Looking for fun in the Nutmeg State? You won’t have to look far! Read our picks for the best attractions in Connecticut for 2015. BEST FARM EXPERIENCE SUNFLOWER MAZE AT LYMAN ORCHARDS, Middlefield Sunflowers—350,000 of them—tower above your head, their wall-to-wall angelic faces glowing with daylight. This room without a roof is the happiest place […]
By Yankee Magazine
Jun 01 2015
Best Garden Reincarnation | The Glebe House Museum & Gertrude Jekyll Garden, WoodburyPhoto Credit : Julie Bidwell
Looking for fun in the Nutmeg State? You won’t have to look far! Read our picks for the best attractions in Connecticut for 2015.
BEST FARM EXPERIENCE
SUNFLOWER MAZE AT LYMAN ORCHARDS, Middlefield
Sunflowers—350,000 of them—tower above your head, their wall-to-wall angelic faces glowing with daylight. This room without a roof is the happiest place you’ve ever been lost. The annual Sunflower Maze makes August the best month to visit the Lyman family’s agritainment complex, with pick-your-own fields, the Apple Barrel market, even 45 holes of golf. Maze proceeds benefit the Connecticut Children’s Medical Center’s pediatric-cancer unit.
32 Reeds Gap Road. 860-349-1793; lymanorchards.com/events/sunflower-maze
BEST FREE MUSEUM
SUBMARINE FORCE MUSEUM & HISTORIC SHIP NAUTILUS, Groton
Climb down into the narrow passageways of the USS Nautilus and imagine a submerged voyage to the North Pole aboard this record-shattering, Connecticut-built vessel. Self-guided audio tours of the world’s first nuclear-powered submarine—which made science-nonfiction headlines by journeying 20,000 leagues under the sea—are the highlight of visiting this U.S. Navy museum.
1 Crystal Lake Road. 860-694-3174; ussnautilus.org
HISTORIC HIGHLIGHT – BEST CONCERT VENUE
INFINITY MUSIC HALL & BISTRO, Norfolk (1883)
Infinity has a new big sister in Hartford now, but the original 300-seat music hall still hosts the state’s most memorable concerts. Architecturally fabulous and acoustically superb, the venue is so intimate, it feels as though living legends are performing just for you. There’s even a chance that you’ll bump into performers in the bistro after the show.
20 Greenwoods Road. 866-666-6306; infinityhall.com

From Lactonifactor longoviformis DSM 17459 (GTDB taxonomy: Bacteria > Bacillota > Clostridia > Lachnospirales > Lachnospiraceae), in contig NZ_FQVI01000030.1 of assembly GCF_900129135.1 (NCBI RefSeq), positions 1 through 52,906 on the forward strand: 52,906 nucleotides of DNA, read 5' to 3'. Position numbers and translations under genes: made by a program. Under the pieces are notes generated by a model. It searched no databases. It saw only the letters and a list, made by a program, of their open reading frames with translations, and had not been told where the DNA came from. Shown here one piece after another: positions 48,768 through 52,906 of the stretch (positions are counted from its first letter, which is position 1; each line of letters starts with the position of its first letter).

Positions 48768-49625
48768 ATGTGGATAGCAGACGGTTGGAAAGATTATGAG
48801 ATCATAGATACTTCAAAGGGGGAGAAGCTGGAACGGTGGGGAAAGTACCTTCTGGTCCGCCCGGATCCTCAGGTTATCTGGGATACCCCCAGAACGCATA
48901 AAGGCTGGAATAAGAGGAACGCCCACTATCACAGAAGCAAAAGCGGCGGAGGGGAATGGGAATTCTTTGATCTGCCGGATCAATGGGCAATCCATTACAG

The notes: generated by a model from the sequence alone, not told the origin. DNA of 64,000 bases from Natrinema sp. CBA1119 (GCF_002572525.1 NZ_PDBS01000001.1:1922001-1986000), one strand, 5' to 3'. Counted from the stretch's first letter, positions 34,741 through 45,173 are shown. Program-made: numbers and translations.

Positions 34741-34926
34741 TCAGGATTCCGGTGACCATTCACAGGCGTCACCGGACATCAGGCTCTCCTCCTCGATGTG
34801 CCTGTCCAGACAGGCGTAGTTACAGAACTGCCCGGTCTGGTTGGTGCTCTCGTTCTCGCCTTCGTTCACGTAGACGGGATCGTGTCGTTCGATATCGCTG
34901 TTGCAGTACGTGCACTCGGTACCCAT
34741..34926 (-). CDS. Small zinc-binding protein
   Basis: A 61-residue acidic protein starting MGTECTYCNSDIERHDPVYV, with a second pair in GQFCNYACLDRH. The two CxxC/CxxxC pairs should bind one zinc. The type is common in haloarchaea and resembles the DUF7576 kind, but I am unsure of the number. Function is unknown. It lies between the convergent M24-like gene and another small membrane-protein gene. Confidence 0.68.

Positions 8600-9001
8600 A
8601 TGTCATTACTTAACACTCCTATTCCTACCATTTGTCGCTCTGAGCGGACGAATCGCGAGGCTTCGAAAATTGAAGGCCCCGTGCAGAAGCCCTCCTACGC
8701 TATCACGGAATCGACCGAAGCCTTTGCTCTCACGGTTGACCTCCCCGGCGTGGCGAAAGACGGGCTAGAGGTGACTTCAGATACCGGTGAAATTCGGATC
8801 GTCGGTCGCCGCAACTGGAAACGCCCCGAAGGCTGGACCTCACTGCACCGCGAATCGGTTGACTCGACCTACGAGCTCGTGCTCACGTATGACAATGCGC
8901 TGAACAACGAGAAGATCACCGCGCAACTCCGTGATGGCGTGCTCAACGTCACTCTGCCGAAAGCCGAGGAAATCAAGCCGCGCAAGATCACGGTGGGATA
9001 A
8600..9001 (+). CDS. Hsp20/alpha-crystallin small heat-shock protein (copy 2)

BEST NEW DOWNTOWN
STORRS CENTER, Storrs
Connecticut is rightfully proud of UConn’s academic and athletic accomplishments, and the all-new dining and shopping district that’s sprung up steps from campus is the place to embrace Huskymania. Tour the university’s colorful, free Ballard Institute & Museum of Puppetry. Shop for UConn gear at the Co-op. Dine at Geno’s Grille, and take home the Hall of Fame women’s basketball coach’s almost-as famous pasta sauces.
9 Dog Lane. storrscenter.com
BEST SHOE STORE
A 20,000-square-foot showroom with equivalent warehouse space below makes Shoeniverse New England’s largest shoe store. More shoes than you’ve ever imagined—in an insane range of styles and sizes for all—make it a shoe lover’s Shangri-la. Everything’s discounted even before the frequent sales. Owner Judy Legare is on a mission to make shoes an affordable indulgence: “like an ice cream cone.”
315 West Main St. 860-886-0070; facebook.com/TheShoeniverseStore
BEST SPECIALTY WINES
ARRIGONI WINERY, Portland
Want to pair wine with pancakes or pumpkin pie? Arrigoni’s specialty wines are subtly crafted, and your tasting favorites may surprise you. Chocolate Love, a red blend, has just hints of the chocolate infused at the end. Smashed Pumpkin is a crisp, autumnal white made with locally grown fruit. And maple-syrup-sweetened Sugar House belongs on your breakfast table.
1287 Portland–Cobalt Road. 860-342-1999; arrigoniwinery.com
HISTORIC HIGHLIGHT – BEST GARDEN REINCARNATION
THE GLEBE HOUSE MUSEUM & GERTRUDE JEKYLL GARDEN, Woodbury (1925)
Famed horticulturist Gertrude Jekyll designed more than 400 gardens in Europe. She lent her touch to only three in the U.S., and Connecticut’s is the sole survivor. Garden lovers are enthralled by the story of how Jekyll’s plans for the Glebe House grounds were lost, then rediscovered after a half-century and brought to life.
49 Hollow Road. 203-263-2855; theglebehouse.org
BEST NOSTALGIC PICNIC SPOT
FROG ROCK REST STOP, Eastford
The boulder that State Representative T.J. Thurber painted in 1881 was a popular picnic backdrop for generations. But when Route 44 was straightened, Frog Rock was no longer roadside, and the site became overgrown and vandalized. In 2013, new landowner Joe Lernould repainted the quirky attraction and opened an antiques shop and food truck. It’s worth the drive for buttery hot dogs, lobster rolls, and photo ops.
212 Pomfret Road. 860-942-0131; facebook.com/FrogRockEastfordCt
CANTON BARN, Canton
Forget eBay. Get in on the old-fashioned action, as auctioneer Richard Wacht and his partner, Susan Goralski, disperse estates before your eyes most Saturday nights. Order a slice of homemade pie, grab a seat cushion, and raise your hand to bid. There’s no buyer’s premium and no reserve. From fine furnishings to quirky possessions, everything’s going home with new owners.
75 Old Canton Road. 860-693-0601; cantonbarn.com
BEST UNDERGROUND DESTINATION CENTER CHURCH CRYPT, New Haven (1814)
Duck down into the basement of Center Church for a spine-tingling encounter with New Haven’s early settlers. Visiting hours on Thursdays and Saturdays April through October introduce you to the crypt’s inhabitants, who perished between 1687 and 1812. Notables include Benedict Arnold’s first wife and Rutherford Hayes’s ancestors. Colonial epitaphs still stir emotions.
311 Temple St. 203-787-0121; newhavencenterchurch.org/history.html